I was 17 when I got sick. I lost my job because I could not work while receiving chemo. I could not secure another full time job while receiving chemo because who wants to hire someone who needs to be off for 6 weeks every other month? I worked part time, but I very quickly fell behind on my COBRA payments, as they were $300 more a month than my income, and I was only able to work every other month. They dropped me, and no private insurer would insure me because I had cancer. It took FOUR YEARS for me to beat that disease. I racked up over $750,000 in medical debt. Without a college education, there was no way I could land a full time job that paid enough to pay back that debt and still afford a life for myself. I'd done the homeless thing already, and I wasn't going back to that. My only option was to start my own business, which meant I would not be offered group insurance, I had to buy private, but I can't, because I had cancer. Even if I could work a regular job with a company that offered group insurance, they won't cover anything related to my pre-existing conditions--and that list is pretty long!



I know, you feel I should have worked harder to keep my full time job, but until you've tried to work in the food industry while on chemo, don't even bother. Chemo makes you puke until your stomach literally feels like it has been filled with spiked shrapnel grenades and set on fire. The slightest wiff of food sends you into a prolonged fit of projectile vomiting. You are so weak you can barely stand, much less stand in a hot kitchen moving heavy pans and plates around. In fact, it is difficult to remain conscious when standing because your blood pressure drops so low.

MeMe - posted on 08/01/2012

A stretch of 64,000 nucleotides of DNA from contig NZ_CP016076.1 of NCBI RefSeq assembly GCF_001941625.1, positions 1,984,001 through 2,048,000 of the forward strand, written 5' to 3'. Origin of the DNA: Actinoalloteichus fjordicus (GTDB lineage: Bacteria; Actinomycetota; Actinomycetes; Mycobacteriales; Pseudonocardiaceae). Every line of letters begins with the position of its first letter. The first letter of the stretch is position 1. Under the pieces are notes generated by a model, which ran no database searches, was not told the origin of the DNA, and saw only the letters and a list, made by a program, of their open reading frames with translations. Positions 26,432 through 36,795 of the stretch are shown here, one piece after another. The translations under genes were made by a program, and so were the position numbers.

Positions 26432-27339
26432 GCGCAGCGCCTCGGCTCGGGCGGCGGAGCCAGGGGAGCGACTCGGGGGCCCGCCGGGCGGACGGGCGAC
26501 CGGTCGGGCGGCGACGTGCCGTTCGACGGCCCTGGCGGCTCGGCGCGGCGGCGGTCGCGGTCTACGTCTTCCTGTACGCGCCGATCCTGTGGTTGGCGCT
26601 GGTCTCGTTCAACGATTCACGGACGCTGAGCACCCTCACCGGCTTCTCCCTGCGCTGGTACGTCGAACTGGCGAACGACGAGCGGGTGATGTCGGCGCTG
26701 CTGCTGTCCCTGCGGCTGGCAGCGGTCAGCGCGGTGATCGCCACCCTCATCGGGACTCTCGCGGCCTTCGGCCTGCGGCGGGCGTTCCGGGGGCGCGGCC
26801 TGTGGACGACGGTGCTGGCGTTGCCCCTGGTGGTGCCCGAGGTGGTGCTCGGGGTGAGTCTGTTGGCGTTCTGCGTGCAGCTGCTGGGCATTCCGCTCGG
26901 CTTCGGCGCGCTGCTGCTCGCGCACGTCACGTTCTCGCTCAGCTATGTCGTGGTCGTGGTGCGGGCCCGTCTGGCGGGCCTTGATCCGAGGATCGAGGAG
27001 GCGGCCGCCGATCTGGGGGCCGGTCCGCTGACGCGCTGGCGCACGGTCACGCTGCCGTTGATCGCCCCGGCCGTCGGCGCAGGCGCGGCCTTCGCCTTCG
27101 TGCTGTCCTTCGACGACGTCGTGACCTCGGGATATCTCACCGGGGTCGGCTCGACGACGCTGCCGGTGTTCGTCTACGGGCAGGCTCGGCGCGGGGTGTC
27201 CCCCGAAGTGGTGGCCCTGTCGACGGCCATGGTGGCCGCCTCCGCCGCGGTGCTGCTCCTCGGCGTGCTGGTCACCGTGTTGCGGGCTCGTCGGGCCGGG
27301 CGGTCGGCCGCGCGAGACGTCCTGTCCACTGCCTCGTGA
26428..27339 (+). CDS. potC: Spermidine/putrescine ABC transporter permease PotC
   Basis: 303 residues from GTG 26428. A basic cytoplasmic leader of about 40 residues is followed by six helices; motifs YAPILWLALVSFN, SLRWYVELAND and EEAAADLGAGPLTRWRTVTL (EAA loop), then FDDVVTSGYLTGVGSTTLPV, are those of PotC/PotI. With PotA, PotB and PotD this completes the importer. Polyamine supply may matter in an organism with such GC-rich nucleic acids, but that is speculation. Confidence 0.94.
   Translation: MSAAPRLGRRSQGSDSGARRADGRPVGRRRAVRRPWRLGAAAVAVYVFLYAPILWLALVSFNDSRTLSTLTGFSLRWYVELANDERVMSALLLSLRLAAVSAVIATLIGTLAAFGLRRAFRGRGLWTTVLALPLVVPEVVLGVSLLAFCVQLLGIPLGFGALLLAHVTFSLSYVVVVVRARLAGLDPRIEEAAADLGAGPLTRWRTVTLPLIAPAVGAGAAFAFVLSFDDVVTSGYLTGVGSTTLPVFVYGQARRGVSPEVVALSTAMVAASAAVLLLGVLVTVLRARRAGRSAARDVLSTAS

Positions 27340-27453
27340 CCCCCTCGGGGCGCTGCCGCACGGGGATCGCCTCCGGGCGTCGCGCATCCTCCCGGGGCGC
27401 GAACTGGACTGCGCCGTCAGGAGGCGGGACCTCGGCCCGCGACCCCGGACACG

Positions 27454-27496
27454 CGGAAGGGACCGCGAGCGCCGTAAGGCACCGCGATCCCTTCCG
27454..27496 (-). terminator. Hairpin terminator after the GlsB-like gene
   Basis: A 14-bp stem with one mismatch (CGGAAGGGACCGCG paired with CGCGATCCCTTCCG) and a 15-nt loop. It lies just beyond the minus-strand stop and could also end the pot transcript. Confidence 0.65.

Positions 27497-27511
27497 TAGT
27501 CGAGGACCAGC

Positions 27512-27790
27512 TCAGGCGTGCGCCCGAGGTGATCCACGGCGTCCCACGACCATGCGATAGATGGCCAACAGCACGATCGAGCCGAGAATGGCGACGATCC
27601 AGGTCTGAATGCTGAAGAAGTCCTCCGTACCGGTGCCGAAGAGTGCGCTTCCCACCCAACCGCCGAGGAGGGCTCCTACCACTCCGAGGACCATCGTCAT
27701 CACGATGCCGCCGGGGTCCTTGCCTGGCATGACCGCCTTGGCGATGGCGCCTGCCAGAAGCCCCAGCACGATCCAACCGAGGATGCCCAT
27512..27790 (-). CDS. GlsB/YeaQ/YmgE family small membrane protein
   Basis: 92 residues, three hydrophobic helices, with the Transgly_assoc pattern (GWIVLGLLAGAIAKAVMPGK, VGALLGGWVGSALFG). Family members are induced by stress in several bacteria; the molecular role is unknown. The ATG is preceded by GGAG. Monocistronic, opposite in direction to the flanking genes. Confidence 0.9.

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Oh, here is a great read! From someone that moved to Canada from the States..



How I lost my fear of Universal Health Care



When I moved to Canada in 2008, I was a die-hard conservative Republican. So when I found out that we were going to be covered by Canada’s Universal Health Care, I was somewhat disgusted. This meant we couldn’t choose our own health coverage, or even opt out if we wanted too. It also meant that abortion was covered by our taxes, something I had always believed was horrible. I believed based on my politics that government mandated health care was a violation of my freedom.



When I got pregnant shortly after moving, I was apprehensive. Would I even be able to have a home birth like I had experienced with my first 2 babies? Universal Health Care meant less choice right? So I would be forced to do whatever the medical system dictated regardless of my feelings, because of the government mandate. I even talked some of having my baby across the border in the US, where I could pay out of pocket for whatever birth I wanted. So imagine my surprise when I discovered that Midwives were not only covered by the Universal health care, they were encouraged! Even for hospital births. In Canada, Midwives and Dr's were both respected, and often worked together.